Ok, so this traditional red brick path might not be leading Dorothy to Oz any time soon, but it can certainly bring a sense of planned, aesthetic structure to your garden. Bricks are hardwearing and non-slip so they make excellent walkways. On top of this, terracotta hues contrast pleasingly with the greens of plants, making gardens pop. Plus, you could even choose to colour match the bricks with the bricks of your home for a satisfying sense of flow.
One other benefit of bricks is that they are extremely versatile: bricks can be used to make curving pathways as well as straight ones; plus, the pathway can be edged with a different colour for a more contemporary spin on the traditional theme.
9. Use Curves to Create Movement
Small gardens look larger when there’s plenty of movement, demonstrated by the swirling, multi-textured path in the garden above.
Curved paths don’t take you to your destination in a straight line, making the route longer and the garden therefore feel bigger. In the garden above, the S-shaped path works particularly well combined with the circular lawn.
10. Embrace a Simple Grass Path
Cottage gardens are all a natural look with colour, insects, movement, plants and more plants – so keep the theme going with a grass path.
Yes, they need mowing but the natural look blends in perfectly and it’ll cost barely anything – just a packet of seed. This has to be the cheapest path going.
11. Recreate Woodland Paths
A woodland path looks best when it’s natural and blends in seamlessly. Here they’ve used natural flat rocks, embedding them into a walkway with gravel and stones. Over time mosses will creep in so don’t clean it! Line the edges with ferns and dog violets.
12. Use Tree Rounds as Steps
Here’s a novel way to create a path in a sloping garden. Slices of a felled tree make steps up the slope.
This not only provides a practical solution it adds real decorative detail to your outdoor space. No-one else is going to have a sloping path like this one.
13. Embed Tree Rounds into the Ground
A lot of garden path ideas involve stone, gravel or concrete – but those aren’t the only options. Slices of tree trunk in various sizes laid into woodchip create an eye-catching design and best of all you can do this yourself with some patience and good weather. It isn’t going to cost much either.
14. Embrace Natural Stone
Stone always looks great in the garden and this path is perfect for urban or country settings.
Natural stone is one-of-a-kind so you’ll always have a unique work of art outside. Try growing herbs in the gaps. They smell great when you tread on them and they enjoy the well-drained conditions of a stone path – not to mention they enhance the flavour of your food for free!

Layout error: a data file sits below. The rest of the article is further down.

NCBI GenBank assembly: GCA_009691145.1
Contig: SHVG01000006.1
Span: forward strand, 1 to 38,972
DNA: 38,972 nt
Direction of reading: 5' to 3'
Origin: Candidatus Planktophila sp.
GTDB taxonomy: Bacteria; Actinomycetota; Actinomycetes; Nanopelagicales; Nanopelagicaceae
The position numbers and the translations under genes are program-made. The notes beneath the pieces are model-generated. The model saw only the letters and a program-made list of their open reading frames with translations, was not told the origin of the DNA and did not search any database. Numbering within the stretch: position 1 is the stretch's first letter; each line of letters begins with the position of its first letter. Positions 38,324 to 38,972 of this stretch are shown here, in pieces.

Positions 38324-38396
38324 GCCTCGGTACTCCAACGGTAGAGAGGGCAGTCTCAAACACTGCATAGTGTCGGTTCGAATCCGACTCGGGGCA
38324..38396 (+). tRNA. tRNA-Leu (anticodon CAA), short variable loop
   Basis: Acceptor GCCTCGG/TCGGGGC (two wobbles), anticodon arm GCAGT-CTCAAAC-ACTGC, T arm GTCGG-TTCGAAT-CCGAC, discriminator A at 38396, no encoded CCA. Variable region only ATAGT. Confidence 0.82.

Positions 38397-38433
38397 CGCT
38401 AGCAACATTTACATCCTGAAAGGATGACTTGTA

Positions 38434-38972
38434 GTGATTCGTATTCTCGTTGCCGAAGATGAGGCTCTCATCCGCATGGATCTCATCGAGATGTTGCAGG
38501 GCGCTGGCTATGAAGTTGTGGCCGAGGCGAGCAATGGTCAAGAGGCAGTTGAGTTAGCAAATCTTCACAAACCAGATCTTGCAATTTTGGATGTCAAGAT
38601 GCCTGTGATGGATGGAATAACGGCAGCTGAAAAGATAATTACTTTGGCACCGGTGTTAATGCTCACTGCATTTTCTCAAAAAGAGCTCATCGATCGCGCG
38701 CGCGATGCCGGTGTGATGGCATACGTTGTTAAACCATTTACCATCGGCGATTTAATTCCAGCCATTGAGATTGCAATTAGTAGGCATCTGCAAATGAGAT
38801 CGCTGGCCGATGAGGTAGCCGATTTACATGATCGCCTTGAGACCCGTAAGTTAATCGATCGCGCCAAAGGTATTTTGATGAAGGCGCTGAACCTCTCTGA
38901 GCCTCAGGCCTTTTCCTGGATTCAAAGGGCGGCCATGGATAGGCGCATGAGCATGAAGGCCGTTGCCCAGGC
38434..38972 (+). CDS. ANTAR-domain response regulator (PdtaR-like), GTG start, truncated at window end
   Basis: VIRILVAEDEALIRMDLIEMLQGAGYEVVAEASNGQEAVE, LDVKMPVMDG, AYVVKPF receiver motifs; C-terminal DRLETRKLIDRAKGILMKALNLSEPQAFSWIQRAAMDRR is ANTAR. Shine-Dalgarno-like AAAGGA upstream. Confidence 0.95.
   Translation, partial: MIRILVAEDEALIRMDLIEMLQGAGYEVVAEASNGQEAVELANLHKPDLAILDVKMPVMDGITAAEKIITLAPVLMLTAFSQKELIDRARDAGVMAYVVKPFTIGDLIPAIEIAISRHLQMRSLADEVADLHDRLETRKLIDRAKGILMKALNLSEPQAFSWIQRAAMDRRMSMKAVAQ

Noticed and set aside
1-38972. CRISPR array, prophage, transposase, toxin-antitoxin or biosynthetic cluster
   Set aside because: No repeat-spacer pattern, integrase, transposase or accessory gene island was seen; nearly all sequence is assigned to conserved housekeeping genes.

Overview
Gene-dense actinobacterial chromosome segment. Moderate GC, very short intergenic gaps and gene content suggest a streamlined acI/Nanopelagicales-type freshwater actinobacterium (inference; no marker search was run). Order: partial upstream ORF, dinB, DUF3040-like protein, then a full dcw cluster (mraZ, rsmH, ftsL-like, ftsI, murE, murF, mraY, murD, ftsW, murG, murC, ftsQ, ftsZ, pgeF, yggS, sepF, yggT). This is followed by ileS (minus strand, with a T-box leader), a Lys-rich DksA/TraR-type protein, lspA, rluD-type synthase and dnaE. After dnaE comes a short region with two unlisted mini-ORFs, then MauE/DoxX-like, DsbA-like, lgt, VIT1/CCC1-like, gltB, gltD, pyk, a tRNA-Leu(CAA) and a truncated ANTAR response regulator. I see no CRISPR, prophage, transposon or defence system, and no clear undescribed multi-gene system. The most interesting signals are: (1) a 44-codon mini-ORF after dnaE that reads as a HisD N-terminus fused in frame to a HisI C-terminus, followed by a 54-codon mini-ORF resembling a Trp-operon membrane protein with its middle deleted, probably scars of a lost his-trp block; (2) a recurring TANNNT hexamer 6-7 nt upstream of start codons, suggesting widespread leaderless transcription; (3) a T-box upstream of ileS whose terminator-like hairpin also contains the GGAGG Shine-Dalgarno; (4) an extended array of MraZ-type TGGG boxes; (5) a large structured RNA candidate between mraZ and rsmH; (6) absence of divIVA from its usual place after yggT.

15. Combine Wood and Gravel
How’s this for a creative garden path?
A wooden frame holding in stripes of coloured stones catches your eye each time you look out the window. The great thing here is that you can choose any colour or type of stone you like. This design looks great with a gravel path, but you could go for anything – even coloured glass pebbles.
16. Divide into Squares
This is a new take on a wooden path. Instead of long strips, weathered boards create squares. This makes a wooden path more interesting, especially with the small central pockets.
Fill them with pebbles, coloured glass, herbs, or an ornament – you could personalise this wooden path to suit your taste.
17. Plan a Pebble Mosaic
A lot of garden path ideas allow you to get creative, but few do so to the same extent as this mosaic garden path. It’s a unique idea and you can do this yourself with concrete and pebbles.
It’ll take some time but get the whole family involved and design something really unusual. Stones are hardwearing so it’ll last and brighten your garden all year round.
18. Mould Concrete
Concrete is a versatile material, it doesn’t have to be laid in one long immoveable strip. Concrete can be used to make stepping stones like this winding garden path.
There are lots of concrete moulds on the market so you can choose a design that suits.
19. Find Novelty Stepping Stones
Look out Big Foot’s about!
Not all garden path ideas have to be serious. Stepping stones are a handy way to create a path and these footprint-shaped ones are great fun.
Simply put them on the grass and you have a ready-made path that can lead anywhere. Kids love these kinds of novelty concrete stepping stones so you could use them as a pathway to a swing or play den.
20. Border Garden Paths with Bottles
This is one of those garden path ideas that sounds strange but looks amazing.
Buried wine bottles not only trim up the edge of your path they bring some decorative detail and shine in the rain and sun. It’s a great way to reuse your waste and brighten your garden in one.
21. Bring Out the Cobblestone
Garden paving doesn’t get cuter than cobbles stones. Cobbles are very hard wearing and they suit old-style gardens or urban townhouses.